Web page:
Somehow our favourite brute, Conor McGregor, walks into the weekend as one of the most talked about figures on the planet, about to take part in the richest boxing match in history. He is a winner before a punch is thrown, with wild sums of $100m being talked about as his cut of the cake.
His opponent, Floyd Mayweather Jnr, is a figure no less worthy of establishment revulsion, a gauche libertine bloated by bombast who has made his ability to make money a career motif. He is set to bank an obscene $300m from this tawdry duel, enriched by our appetite for a freakshow.
Both are the product of the society in which we live. They belong to us every bit as much as the elites who look down with disdain. McGregor mocks us with his beautifully tailored suits, a traditional symbol of power and prestige. The cars and the boats, the bling in which both protagonists indulge are further shows of defiance that scream “look you bastards, my money is as good as yours”.
McGregor is a caricature, a gross crudity, a base vision of the capitalist underclass, and detested for it, yet are the values he espouses not those we share, only disguised by manners, class and taste? McGregor is what you get when, in a realm geared to those that have, the winners ignore and become disconnected from the losers.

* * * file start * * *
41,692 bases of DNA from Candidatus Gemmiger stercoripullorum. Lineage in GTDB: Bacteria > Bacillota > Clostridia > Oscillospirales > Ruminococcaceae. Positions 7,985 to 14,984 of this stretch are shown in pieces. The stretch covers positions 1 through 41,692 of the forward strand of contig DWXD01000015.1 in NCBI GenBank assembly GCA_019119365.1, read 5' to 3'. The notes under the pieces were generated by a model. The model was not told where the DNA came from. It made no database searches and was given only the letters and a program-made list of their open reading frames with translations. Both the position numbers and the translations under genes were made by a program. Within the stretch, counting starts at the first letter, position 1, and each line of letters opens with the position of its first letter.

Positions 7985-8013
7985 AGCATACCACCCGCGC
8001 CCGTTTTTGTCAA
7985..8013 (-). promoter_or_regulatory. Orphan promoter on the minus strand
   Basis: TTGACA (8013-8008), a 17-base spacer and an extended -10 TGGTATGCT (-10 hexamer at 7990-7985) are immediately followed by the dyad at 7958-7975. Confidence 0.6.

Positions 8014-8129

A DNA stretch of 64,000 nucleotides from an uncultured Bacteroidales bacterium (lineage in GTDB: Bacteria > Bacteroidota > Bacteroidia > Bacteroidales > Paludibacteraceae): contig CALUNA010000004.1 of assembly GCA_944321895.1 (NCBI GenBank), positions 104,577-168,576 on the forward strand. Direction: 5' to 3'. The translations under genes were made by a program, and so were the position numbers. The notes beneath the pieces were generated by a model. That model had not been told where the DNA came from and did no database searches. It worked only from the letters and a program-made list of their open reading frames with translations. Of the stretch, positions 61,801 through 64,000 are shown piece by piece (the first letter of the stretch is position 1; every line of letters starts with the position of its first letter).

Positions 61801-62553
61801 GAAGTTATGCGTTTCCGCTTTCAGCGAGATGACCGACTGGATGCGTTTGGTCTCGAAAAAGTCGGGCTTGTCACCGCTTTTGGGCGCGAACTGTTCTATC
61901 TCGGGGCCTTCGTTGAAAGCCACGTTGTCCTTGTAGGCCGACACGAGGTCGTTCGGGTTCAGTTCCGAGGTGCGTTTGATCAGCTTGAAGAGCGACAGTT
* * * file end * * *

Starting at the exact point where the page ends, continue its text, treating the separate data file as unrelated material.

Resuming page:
Mayweather is the authentic figure in this mad pageant, a boxer, whose genius for not being hit has made him one of the pre-eminent pugilists of the age. Yet, as Matthew d’Ancona observed in his excellent Evening Standard column, if a celebrity TV star can become president of the United States, why can’t a man who has never boxed before challenge one of the greatest boxers of the modern era expecting to triumph.
And if you thought it was weird waking up to Brexit and Trump in the White House, imagine what tomorrow might bring with McGregor on the throne in Sin City; King Conor of Las Vegas has a ring to it, and there could be no better fit.
Iconic Irish boxer, Barry McGuigan, pointed out that McGregor is so brilliant at managing the social media space he has even persuaded boxing aficionados that he has skin in this game.
He glories in his role as self-appointed people’s champion, the bloke who survived the Dublin barrio to make his mark in the world.
Well, he has certainly done that. In the combat zone of mixed martial arts he is the face of the sport’s blue riband franchise UFC, but only recently has he made it pay with $1m purses a rarity still for the rank and file. This is jackpot time for him. And pared down to his underpants with his rippling torso fully flexed he is a plausible threat.
So was Ricky Hatton, who stood on the same Vegas stage a decade ago looking like a mini Arnold Schwarzenegger shouting “let’s ave it”. The Hitman could box, an undefeated world champion when he stepped in the ring. He left it on the seat of his pants, his broken face a mosaic of shattered hope.“I f***in’ slipped,” Hatton said in broad Manc. Humour was all he had left.